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Setting Up NeatRack Server

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12/30/2021

  • Last Updated: 01/03/2022

Setting Up

Before we get started on setting up our server, we need to get some equipment together. You'll need to get the following items and connect them to the server:

-A monitor

-A keyboard

-A power cable

-A network cable

Note: The network cable will need to plug into a switch that will allow the server to get an IP address. Ask a network engineer for help on where to plug your network cable.

Downloading Debian and Getting USB Drive Ready

1.) Go to debian.org to download Debian 11 Bullseye

2.) Now go to https://rufus.ie/ to download Rufus, which is used to format your USB so that it'll be bootable.

3.) Once Rufus is downloaded, double-click on executable rufus-3.4.exe (or something similar) file

4.) Now, you'll need to insert a USB drive into your computer/laptop

5.) On the Rufus Program, under the Device section, select your USB drive.

6.) Under the Boot selection section, hit Select and choose your Debian ISO image.

7.) At the bottom of the Rufus Program, select Start to format your USB to be bootable.

8.) Once Rufus is done formatting your USB and before you eject the USB drive, be sure to look at the size of the USB drive. You can do this by going to your desktop's file explorer and selecting the USB drive.

9.) Eject the USB drive from your computer by going to your computer's file explorer and selecting the Eject/Unmount option This will make sure that any files are closed so that when you unplug the USB drive from your computer, your files won't corrupt or go missing.

Installing Debian on NeatRack Server

1.) Plug the USB drive into the server and power on the server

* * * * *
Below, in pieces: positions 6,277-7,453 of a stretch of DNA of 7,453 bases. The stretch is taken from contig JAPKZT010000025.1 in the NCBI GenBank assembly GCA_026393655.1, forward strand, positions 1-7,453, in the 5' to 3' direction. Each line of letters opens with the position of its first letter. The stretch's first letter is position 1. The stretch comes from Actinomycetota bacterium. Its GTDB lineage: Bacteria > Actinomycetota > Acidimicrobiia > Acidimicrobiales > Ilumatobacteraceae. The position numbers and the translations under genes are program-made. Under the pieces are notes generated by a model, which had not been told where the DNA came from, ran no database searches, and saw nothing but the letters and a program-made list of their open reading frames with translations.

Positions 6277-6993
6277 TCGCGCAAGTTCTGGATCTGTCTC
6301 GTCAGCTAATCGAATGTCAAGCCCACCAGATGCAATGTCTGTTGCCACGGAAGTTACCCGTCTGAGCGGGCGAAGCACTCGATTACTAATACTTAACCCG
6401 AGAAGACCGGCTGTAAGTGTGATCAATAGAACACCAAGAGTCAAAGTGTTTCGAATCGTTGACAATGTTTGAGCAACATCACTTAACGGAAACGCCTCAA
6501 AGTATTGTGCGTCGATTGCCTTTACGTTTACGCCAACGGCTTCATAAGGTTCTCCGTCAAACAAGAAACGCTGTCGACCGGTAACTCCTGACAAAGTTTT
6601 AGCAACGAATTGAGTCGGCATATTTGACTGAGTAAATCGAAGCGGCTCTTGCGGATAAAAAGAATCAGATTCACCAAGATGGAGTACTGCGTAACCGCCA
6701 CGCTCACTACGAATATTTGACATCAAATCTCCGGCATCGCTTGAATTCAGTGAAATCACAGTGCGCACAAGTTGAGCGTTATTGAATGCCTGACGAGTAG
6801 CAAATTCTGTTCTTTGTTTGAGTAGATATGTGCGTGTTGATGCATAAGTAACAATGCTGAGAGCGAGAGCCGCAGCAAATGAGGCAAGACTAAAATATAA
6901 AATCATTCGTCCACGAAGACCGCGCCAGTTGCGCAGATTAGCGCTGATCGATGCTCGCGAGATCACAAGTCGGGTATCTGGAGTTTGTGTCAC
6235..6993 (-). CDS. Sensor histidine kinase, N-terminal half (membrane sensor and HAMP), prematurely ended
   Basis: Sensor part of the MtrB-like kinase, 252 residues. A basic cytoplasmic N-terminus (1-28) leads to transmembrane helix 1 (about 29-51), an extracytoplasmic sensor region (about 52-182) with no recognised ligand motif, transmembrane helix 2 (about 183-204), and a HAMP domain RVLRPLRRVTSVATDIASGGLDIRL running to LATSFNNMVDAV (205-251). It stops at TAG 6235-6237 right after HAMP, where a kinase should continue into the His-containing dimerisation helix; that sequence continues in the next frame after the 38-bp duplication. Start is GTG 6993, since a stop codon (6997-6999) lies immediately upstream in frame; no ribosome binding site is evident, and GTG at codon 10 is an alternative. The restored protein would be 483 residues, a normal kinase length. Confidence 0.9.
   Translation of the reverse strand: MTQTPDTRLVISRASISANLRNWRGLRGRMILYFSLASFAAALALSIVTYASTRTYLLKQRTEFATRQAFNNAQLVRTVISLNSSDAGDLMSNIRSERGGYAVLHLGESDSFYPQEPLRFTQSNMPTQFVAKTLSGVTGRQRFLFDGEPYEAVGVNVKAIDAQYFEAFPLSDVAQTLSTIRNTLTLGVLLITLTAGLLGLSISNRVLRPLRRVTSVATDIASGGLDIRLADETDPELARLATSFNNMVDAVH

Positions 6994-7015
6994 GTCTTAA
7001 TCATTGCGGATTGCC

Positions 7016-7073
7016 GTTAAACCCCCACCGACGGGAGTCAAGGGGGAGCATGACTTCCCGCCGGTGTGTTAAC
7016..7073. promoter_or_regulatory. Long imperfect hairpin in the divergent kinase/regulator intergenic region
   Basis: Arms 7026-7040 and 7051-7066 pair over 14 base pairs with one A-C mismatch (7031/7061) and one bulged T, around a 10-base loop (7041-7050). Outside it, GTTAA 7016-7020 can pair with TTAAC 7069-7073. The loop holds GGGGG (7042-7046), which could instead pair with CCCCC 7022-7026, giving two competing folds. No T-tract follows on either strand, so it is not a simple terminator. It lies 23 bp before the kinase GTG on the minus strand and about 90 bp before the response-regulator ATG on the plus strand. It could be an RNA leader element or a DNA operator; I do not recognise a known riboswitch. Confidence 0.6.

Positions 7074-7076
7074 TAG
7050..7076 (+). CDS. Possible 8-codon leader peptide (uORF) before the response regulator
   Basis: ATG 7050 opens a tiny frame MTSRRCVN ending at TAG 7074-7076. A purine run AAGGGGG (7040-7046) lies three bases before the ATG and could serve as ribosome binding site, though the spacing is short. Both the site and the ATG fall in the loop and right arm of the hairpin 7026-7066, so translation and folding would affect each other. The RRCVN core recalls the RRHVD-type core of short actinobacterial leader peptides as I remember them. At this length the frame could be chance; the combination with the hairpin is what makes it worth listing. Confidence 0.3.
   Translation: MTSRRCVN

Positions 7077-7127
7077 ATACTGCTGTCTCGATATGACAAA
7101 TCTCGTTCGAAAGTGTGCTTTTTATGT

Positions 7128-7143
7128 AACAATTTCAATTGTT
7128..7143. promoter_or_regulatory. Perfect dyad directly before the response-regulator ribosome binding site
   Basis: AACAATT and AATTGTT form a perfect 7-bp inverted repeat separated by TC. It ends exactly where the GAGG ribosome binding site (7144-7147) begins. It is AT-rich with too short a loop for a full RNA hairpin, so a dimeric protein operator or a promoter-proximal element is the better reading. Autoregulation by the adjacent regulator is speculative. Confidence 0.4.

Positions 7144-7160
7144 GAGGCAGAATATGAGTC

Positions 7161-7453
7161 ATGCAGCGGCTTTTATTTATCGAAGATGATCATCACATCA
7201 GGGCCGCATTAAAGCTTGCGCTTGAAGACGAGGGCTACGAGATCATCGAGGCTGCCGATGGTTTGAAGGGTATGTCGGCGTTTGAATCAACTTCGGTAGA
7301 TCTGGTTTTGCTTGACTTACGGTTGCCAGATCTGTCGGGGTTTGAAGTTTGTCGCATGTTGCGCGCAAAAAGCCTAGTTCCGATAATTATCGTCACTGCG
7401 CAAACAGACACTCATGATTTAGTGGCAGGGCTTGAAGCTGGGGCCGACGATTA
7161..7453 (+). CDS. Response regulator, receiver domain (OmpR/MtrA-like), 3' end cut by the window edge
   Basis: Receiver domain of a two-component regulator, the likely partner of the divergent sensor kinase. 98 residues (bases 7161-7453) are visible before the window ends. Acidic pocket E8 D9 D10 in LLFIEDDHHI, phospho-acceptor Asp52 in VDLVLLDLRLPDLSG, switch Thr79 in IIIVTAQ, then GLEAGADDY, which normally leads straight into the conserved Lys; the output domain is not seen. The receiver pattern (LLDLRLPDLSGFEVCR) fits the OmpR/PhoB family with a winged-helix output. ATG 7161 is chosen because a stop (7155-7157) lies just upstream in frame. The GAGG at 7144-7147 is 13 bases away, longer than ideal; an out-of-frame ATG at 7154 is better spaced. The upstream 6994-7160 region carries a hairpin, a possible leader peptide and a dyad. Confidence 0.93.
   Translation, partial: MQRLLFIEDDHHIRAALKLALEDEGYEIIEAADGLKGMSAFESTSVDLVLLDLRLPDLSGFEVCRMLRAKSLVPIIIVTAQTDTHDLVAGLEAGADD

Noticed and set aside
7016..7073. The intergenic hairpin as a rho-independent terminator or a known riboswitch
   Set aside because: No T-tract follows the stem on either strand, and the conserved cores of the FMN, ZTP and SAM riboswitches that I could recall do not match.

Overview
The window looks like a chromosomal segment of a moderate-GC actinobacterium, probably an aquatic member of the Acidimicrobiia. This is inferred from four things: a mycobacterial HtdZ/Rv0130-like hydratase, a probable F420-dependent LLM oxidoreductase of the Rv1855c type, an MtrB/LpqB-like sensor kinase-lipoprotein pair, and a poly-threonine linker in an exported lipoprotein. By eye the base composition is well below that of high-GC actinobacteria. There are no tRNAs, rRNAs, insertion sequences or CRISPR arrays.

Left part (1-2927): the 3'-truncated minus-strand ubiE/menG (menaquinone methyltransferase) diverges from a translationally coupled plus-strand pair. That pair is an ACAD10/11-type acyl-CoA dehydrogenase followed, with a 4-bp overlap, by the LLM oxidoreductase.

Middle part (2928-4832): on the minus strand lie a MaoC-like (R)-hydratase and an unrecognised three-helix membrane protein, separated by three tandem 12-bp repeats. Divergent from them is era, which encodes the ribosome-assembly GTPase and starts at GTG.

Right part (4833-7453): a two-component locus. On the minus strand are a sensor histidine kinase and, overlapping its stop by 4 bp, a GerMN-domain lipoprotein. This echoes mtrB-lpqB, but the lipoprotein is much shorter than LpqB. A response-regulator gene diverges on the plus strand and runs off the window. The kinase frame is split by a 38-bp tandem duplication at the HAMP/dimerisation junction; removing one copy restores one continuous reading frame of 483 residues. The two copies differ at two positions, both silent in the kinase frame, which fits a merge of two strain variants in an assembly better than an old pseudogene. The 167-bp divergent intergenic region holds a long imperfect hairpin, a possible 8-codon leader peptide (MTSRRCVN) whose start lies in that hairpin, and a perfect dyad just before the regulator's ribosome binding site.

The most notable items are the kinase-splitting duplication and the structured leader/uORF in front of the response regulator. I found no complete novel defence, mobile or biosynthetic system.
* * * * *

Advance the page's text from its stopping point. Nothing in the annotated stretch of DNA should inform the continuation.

2.) As the server is powering go into the boot options menu. Depending on your setup, there are a few ways to get to the boot menu.

  • HP PC: F9
  • HP server: F11
  • Dell PC: F8/F11/F12
  • Dell server: F11/F12

3.) Use the arrow keys to go to the Boot menu.

4.) Use the arrow keys to select your USB drive and press Enter to boot from that USB drive.

5.) Once, you've selected to boot from your USB drive, press the F10 key to save your changes and exit out of the BIOS.

Basic Setup

1.) Once the Debian installer pops up, select Install, which should be the second option in the list of installation options

2.) Select English as your language

3.) Select United States as your location

4.) Use the American English keyboard

5.) Configure the hostname to be srv-neatrack (srv stands for server it is a naming convention that Richweb uses in order to keep track of devices).

6.) Skip the domain name section, or you can name it something else like the example <neatrack.local>

7.) Set the root password to be 15.learner and reenter the password to verify

8.) Set the new user name to be sysadmin and keep sysadmin for the username

9.) Set the password for sysadmin as 15.learner and reenter it to verify

10.) Configure the clock for Eastern

Partitioning the Server

1.) On the Partition disks section select Manual for the Partitioning method